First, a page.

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China’s Transnational Repression Gets Saudi Backing

Deporting Uyghur refugees is inhumane and illegal.

By , Yale Law School's Tom and Andi Bernstein visiting human rights fellow.
A Uyghur man in Medina, Saudi Arabia, in 2019 holds his expired Chinese passport (red) and a one-way travel document (blue) issued in its place by the Chinese mission in Saudi Arabia.
A Uyghur man in Medina, Saudi Arabia, in 2019 holds his expired Chinese passport (red) and a one-way travel document (blue) issued in its place by the Chinese mission in Saudi Arabia.
A Uyghur man in Medina, Saudi Arabia, in 2019 holds his expired Chinese passport (red) and a one-way travel document (blue) issued in its place by the Chinese mission in Saudi Arabia. AFP via Getty Images

While the world’s attention is focused on the devastating war in Ukraine, Saudi Arabia is about to quietly deport a 13-year-old Uyghur child and her mother—along with two other Uyghurs—to China, where they will almost certainly be imprisoned and tortured. This attempted refoulement is not just evil—it’s illegal.

Given the incontrovertible evidence of crimes against humanity in China’s Xinjiang region, Saudi Arabia must not deport these individuals. U.N. special rapporteurs have also warned the Saudi government against the extraditions, but it appears ready to ignore the world’s foremost human rights authority. Not only would the deportation aid and abet crimes against humanity, but it would also violate the Islamic principle of migration, or hijrah, which obliges Muslims to offer protection to those seeking refuge and asylum.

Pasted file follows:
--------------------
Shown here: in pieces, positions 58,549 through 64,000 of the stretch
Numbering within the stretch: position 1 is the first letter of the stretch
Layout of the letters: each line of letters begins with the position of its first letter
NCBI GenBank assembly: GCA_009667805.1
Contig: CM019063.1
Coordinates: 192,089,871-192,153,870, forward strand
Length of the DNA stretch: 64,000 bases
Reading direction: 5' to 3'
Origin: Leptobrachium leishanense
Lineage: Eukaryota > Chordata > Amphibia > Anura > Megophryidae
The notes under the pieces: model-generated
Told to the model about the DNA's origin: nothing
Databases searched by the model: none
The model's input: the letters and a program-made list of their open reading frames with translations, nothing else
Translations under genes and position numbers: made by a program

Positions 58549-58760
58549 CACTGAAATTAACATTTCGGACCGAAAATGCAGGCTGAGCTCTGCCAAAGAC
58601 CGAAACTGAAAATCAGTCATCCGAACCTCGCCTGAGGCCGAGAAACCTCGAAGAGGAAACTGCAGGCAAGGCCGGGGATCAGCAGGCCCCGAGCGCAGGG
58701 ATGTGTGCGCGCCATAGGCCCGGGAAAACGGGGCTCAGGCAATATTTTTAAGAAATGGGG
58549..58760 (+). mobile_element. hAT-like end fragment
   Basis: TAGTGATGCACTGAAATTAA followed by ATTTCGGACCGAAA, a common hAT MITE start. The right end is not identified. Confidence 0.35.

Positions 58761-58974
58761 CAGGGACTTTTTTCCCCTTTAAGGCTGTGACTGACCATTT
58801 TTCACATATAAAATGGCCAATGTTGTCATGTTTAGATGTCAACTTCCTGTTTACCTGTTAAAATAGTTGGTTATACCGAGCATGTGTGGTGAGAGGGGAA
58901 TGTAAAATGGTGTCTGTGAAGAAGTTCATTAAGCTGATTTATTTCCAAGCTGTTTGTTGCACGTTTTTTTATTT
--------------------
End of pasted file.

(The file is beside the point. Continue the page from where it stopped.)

This crime is even more flagrant considering that the Uyghurs were imprisoned just outside Mecca at the beginning of Ramadan. The stewards of Mecca have violated the sanctity of Islam’s holiest place during its holiest month with this violence, but it is not too late to make things right for these four innocent people.

While the world’s attention is focused on the devastating war in Ukraine, Saudi Arabia is about to quietly deport a 13-year-old Uyghur child and her mother—along with two other Uyghurs—to China, where they will almost certainly be imprisoned and tortured. This attempted refoulement is not just evil—it’s illegal.

Given the incontrovertible evidence of crimes against humanity in China’s Xinjiang region, Saudi Arabia must not deport these individuals. U.N. special rapporteurs have also warned the Saudi government against the extraditions, but it appears ready to ignore the world’s foremost human rights authority. Not only would the deportation aid and abet crimes against humanity, but it would also violate the Islamic principle of migration, or hijrah, which obliges Muslims to offer protection to those seeking refuge and asylum.

This crime is even more flagrant considering that the Uyghurs were imprisoned just outside Mecca at the beginning of Ramadan. The stewards of Mecca have violated the sanctity of Islam’s holiest place during its holiest month with this violence, but it is not too late to make things right for these four innocent people.

This worrying development, while shocking, fits well within a now-familiar pattern from two of the world’s worst perpetrators of transnational repression. China has been singled out by Freedom House as being particularly guilty of this tactic, while Saudi Arabia remains infamous for its extraterritorial murder of the journalist Jamal Khashoggi. These cases are strong indicators of the growing trend of authoritarian governments’ reach beyond their borders. Despite its status as an ally of the United States, Saudi Arabia has increasingly strong ties with its fellow authoritarian state in Beijing.